3 executed at Lindheim, Germany in 1631
1 executed in Eichstatt, Germany, 1637
1 murdered by soldiers in Newbury, England in 1643
20 executed in Norfolk, England, on evidence of Matthew Hopkins, before 26 July, 1645
29 condemned, on the evidence of Matthew Hopkins, at Chelmsford, England, on 29 July, 1645
150 killed in England in the last six months of 1645
2 executed at Norwich, England, in 1648
14 hanged at Newcastle, England, in 1649
220 + in England and Scotland, on evidence of a Scottish Witch-finder, circa 1648-1650
2 killed by a mob at Auxonne, France, in 1650
30 burned in Lindheim, Germany, between 1640-1651
900 killed in Lorraine, France (years unknown)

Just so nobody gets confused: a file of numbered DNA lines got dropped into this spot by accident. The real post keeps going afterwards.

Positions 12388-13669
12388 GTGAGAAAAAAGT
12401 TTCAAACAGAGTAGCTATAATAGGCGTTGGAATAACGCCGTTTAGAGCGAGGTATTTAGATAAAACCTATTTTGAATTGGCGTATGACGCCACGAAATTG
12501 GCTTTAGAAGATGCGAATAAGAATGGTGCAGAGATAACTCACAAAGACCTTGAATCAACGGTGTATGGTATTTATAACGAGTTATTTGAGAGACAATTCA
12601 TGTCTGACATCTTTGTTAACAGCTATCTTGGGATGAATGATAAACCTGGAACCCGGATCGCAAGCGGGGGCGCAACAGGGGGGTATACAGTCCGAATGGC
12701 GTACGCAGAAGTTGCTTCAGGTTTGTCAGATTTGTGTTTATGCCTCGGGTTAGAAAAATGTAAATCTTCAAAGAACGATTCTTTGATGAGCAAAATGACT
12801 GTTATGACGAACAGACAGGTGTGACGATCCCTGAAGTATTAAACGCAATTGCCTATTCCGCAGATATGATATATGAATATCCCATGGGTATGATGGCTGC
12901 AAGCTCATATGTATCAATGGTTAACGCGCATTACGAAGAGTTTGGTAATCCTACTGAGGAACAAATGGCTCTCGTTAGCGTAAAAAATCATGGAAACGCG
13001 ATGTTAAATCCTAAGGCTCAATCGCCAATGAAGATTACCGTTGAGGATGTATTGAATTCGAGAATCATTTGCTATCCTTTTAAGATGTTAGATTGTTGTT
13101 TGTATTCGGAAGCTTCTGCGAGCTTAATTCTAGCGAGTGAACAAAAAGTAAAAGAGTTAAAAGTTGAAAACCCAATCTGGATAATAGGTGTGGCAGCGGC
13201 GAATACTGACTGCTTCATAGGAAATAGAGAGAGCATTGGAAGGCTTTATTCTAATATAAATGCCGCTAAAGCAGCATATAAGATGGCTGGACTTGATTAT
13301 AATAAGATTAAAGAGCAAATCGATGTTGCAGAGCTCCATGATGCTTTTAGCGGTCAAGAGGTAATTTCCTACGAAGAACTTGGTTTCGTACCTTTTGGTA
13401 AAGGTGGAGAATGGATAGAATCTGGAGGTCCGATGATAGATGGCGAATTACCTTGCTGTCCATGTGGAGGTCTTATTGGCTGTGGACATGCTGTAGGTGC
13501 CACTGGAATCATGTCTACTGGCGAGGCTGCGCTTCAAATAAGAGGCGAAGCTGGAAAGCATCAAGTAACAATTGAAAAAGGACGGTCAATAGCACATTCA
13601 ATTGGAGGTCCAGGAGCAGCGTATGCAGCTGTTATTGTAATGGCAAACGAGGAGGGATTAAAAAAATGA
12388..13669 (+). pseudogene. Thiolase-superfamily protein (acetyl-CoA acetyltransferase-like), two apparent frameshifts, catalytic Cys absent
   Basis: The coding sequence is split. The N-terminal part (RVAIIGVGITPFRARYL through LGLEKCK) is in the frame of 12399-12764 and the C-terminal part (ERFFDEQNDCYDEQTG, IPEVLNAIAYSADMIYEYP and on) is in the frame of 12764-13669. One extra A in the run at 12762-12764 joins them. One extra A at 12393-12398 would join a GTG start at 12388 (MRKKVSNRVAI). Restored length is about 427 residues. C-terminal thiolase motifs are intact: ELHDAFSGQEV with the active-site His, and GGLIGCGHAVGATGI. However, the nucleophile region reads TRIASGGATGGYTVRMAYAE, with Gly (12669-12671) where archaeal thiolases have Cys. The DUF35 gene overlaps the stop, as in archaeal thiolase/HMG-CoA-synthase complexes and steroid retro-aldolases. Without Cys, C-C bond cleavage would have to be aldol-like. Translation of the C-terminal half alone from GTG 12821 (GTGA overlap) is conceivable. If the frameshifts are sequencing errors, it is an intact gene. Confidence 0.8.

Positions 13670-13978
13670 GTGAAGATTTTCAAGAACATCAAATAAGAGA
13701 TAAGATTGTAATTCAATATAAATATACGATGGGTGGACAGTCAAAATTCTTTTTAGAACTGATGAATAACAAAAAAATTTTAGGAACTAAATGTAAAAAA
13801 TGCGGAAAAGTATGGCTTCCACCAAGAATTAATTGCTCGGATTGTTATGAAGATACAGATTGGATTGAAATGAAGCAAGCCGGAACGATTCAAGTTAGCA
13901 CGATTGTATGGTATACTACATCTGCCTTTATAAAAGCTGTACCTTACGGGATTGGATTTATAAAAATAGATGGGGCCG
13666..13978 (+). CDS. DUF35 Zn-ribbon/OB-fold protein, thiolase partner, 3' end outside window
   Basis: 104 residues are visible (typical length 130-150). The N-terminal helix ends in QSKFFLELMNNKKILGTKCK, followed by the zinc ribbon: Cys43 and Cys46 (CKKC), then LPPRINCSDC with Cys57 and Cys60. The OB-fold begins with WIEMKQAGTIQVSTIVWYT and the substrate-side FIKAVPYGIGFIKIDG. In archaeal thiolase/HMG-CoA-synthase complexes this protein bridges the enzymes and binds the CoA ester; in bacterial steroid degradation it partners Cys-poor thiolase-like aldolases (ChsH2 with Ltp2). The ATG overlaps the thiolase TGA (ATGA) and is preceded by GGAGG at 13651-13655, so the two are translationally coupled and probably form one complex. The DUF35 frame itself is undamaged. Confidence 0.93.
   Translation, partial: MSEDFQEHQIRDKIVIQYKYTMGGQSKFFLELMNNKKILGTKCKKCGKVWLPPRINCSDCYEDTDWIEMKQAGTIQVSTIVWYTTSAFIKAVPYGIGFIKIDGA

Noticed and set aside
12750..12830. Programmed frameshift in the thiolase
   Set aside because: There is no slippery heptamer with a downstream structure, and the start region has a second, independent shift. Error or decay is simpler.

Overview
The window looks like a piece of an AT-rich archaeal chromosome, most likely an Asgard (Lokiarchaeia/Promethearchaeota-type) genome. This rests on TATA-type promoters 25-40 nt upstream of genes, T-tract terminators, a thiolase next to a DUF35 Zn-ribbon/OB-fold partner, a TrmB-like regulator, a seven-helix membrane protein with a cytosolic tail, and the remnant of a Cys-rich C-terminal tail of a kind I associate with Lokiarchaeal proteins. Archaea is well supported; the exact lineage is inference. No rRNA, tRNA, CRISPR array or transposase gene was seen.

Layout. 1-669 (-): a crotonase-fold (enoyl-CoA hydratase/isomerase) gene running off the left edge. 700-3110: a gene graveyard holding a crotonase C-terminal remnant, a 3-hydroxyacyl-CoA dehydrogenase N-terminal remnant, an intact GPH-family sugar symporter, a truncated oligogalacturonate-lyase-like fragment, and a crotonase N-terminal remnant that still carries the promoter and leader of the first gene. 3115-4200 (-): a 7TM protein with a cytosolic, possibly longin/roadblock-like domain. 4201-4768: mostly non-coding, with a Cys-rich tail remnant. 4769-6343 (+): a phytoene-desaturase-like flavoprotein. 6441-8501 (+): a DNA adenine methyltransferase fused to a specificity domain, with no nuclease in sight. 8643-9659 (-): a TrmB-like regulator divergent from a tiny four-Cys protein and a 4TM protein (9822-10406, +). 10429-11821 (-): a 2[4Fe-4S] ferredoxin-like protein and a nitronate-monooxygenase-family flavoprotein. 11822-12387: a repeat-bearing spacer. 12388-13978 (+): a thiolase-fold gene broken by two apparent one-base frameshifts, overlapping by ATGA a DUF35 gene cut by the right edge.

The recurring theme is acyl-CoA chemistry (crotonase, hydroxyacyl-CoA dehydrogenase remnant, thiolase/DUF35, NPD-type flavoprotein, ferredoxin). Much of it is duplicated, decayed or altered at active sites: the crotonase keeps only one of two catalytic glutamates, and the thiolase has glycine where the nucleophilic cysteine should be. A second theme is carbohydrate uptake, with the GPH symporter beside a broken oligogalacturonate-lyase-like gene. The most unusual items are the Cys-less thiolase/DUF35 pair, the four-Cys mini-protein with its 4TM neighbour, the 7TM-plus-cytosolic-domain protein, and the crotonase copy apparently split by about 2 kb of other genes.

30,000 (approx) burned by the Inquisition (not all may have been witches)
3-4000 killed during Cromwell's tenure in England
102 burned in Zuckmantel, Germany, in 1654
3 Welsh witches hanged at Boughton Chester, on 15 October 1656
18 burned at Castle Hill, Edinburgh, Scotland, in 1658
85 executed at Mohra, Sweden, on 25 August, 1670
71 beheaded or burned in Sweden between 1674-1677
90 burned at Salzburg, Austria, in 1678
11 burned at Prestonpans, Scotland, in 1678
36 executed in Paris, France, in 1680
"Several" burned at Rouen, France, in 1684-1685
3 executed (Suzanna, Isle and Catherine (last names unknown) at Arendsee, Germany, in 1687
36 burned at Nordlingen, Germany between 1690-1694
5 burned at Paisley, Scotland, on 10 June, 1697
9 persons burned at Burghausen, Germany, all under 16 years of age, on 26 March, 1698
1 burned in a barrel and drowned, in Irongray Parish, Scotland, 1698
1 burned at Antrim, Ireland, in 1699
 
 
 
18th Century
"Many" burned at Spott Loan, Scotland, in 1705
2 persons killed in the Trentino, Austria, between 1716 and 1717